By Vijay Jayaraj
Exaggerating weather events to sell the climate crisis is nothing new. In the case of Sky News’s account of flooding in an Indian city, my own observations – backed up by independent data – stand in stark contrast to the news.
Chennai – the capital of my home state, formerly known as Madras – is prone to flooding, the severity of which I have witnessed. In fact, the last time Chennai was flooded, I narrowly escaped by running out of the city at the last hour. For me, though, that trauma doesn’t make the media whine about the role climate plays in flooding.
The city is vulnerable every year from the strong northeast monsoon system during the months of October to January. This, coupled with poor planning and destruction of natural waterways, has led to the scourge. Urban dreams of flooding as a common event.
However, Sky News’ international Twitter reporting didn’t let the facts get in the way of its climate reporting. Stand in knee-high water, the reporter said, “We know that as our planet warms, we will see more frequent and radical changes in extreme weather – from high temperatures to extreme rain. degree.”
With the exception of the great flood in 2015, Chennai – located on the southeastern coast of India – has had a relatively steady rainfall since 1969. For example, the annual variation in precipitation (in the image) below) shows that the years have heavy rainfall and light rainfall. common to the city.
The city’s monthly data also shows the sporadic nature of rainfall in the city with several months of high rainfall since 1969. This means that downpours are not uncommon in the city.
Speaking to Hindustan Times, a meteorologist speak, “These extreme rains have also occurred several times in the past. It is not due to any climate change. The record for the heaviest rainfall in Chennai on a single day in November remains 1976.”
The main cause of flooding is the unplanned expansion of the city, which has led to encroachment of natural reservoirs and the blockage of major natural storm drains. This is a well-founded fact backed up by satellite imagery.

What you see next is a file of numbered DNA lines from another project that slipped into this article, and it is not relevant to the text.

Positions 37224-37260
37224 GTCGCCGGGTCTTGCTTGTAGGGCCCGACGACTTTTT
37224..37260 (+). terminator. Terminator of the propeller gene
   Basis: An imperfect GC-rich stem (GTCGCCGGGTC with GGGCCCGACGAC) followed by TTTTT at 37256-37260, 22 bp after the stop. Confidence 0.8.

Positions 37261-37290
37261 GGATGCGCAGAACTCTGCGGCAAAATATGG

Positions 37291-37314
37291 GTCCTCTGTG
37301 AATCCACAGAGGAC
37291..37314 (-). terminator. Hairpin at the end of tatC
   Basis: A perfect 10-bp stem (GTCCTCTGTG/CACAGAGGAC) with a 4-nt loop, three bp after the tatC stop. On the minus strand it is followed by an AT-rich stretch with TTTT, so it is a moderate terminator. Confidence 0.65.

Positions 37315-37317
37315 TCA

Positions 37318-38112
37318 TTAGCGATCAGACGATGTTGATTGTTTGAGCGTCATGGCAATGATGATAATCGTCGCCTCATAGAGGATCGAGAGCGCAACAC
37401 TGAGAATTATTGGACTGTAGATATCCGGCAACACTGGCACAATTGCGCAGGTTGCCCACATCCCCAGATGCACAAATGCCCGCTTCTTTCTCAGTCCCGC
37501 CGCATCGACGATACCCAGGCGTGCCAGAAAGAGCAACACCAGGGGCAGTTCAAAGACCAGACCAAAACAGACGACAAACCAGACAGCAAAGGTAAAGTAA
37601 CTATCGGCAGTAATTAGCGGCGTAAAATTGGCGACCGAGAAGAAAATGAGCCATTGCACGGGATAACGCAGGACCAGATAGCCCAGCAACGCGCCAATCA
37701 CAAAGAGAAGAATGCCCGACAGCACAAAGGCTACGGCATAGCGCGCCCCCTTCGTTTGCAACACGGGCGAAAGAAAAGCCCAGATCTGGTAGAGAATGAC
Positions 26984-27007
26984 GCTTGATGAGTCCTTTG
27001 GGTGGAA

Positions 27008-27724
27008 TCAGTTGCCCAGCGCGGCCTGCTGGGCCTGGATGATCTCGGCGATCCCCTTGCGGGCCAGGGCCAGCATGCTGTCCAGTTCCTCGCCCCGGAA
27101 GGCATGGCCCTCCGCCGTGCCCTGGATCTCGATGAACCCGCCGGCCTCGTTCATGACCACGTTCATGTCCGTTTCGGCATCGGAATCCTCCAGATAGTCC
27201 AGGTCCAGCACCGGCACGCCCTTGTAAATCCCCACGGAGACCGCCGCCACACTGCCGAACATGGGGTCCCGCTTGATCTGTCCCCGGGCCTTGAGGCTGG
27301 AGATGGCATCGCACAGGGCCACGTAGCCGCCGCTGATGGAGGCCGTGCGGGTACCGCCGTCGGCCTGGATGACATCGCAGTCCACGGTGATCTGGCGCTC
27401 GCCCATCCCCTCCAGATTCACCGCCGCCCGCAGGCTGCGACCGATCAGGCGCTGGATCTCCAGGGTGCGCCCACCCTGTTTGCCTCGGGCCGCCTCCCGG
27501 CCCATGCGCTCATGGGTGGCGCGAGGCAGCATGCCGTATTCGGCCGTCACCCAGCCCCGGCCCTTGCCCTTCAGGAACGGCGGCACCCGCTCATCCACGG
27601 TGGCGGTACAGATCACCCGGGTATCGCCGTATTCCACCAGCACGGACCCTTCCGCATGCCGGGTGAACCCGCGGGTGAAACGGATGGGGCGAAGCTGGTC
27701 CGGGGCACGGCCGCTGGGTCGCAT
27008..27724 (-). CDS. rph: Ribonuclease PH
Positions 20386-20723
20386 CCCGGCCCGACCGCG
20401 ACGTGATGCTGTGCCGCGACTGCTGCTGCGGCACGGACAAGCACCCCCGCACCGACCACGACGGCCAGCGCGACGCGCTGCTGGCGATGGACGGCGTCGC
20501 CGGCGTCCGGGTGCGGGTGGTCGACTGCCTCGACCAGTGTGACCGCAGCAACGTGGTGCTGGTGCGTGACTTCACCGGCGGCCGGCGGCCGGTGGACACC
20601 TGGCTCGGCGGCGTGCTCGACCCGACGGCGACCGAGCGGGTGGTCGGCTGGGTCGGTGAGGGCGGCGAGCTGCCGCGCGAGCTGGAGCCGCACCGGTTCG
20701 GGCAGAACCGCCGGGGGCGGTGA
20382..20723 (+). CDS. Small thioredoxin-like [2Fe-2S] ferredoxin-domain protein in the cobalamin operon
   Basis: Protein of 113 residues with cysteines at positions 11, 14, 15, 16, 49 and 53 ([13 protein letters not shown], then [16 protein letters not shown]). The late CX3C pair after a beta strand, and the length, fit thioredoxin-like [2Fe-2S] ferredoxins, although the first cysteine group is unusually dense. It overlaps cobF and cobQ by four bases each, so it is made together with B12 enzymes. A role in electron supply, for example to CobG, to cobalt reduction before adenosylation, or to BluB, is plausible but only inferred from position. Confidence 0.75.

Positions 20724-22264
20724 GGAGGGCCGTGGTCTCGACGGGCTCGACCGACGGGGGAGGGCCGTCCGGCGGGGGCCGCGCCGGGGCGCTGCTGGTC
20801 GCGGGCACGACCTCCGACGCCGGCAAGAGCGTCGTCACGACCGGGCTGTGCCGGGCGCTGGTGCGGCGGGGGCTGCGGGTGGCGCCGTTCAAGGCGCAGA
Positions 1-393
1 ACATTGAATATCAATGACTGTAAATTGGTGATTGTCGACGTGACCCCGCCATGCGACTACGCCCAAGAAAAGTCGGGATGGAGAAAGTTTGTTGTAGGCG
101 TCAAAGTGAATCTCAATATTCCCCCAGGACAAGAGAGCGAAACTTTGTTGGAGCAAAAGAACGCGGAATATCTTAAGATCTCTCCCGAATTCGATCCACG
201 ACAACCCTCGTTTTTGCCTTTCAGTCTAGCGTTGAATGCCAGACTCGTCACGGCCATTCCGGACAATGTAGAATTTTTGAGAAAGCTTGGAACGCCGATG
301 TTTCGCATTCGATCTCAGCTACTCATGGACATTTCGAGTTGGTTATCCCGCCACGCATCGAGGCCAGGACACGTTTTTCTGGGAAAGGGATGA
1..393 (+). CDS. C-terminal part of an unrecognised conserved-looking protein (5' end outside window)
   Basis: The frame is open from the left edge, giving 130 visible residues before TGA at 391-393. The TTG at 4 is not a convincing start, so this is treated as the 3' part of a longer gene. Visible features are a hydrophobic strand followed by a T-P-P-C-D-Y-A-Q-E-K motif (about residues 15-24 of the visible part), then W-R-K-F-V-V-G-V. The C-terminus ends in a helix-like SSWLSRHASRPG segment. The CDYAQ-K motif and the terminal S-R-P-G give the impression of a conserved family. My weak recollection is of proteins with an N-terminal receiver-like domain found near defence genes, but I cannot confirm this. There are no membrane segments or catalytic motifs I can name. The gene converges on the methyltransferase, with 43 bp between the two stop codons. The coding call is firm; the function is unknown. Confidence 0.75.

A 2020 report from Government of India, titled Climate Change Assessment for the Region of India, gives a comprehensive analysis of the various factors affecting climate in the country. According to the report, a mid-range analysis of cyclone frequency in the North Indian Ocean basin showed a decrease in the frequency of severe cyclones between 1951 and 2018.
The data may surprise readers as the mainstream media – such as Sky News journalists – frequently attribute the increase in extreme weather events during this period to carbon dioxide emissions. created by humans. But reality is completely different.
“Long-term observations (1891–2018) show that the annual frequency of tropical cyclones in the North Indian Ocean basin has decreased significantly.”
In addition, there has been no significant warming in the city since 2004. In fact, satellite measurements show a global pause in warming from 2000 to 2020, a trend like was observed in Chennai.
So rainfall, landfall and temperatures do not indicate a dangerous increase in the city of Chennai. Sky News’ case of weaving climate crisis theory into an ordinary weather event is typical of mainstream media. Sky News claims that its international viewers are not able to research the real reason behind the floods, or that the news channel is unaware of the truth.
We recommend applying a healthy dose of skepticism to claims about climate-induced weather phenomena. You may also want to follow up with more responsible providers of your data, such as the CO2 Coalition.
Vijay Jayaraj is a Research Associate at CO2 Alliance, Arlington, Va., and holds a Master’s degree in environmental science from the University of East Anglia, UK. He lives in Bengaluru, India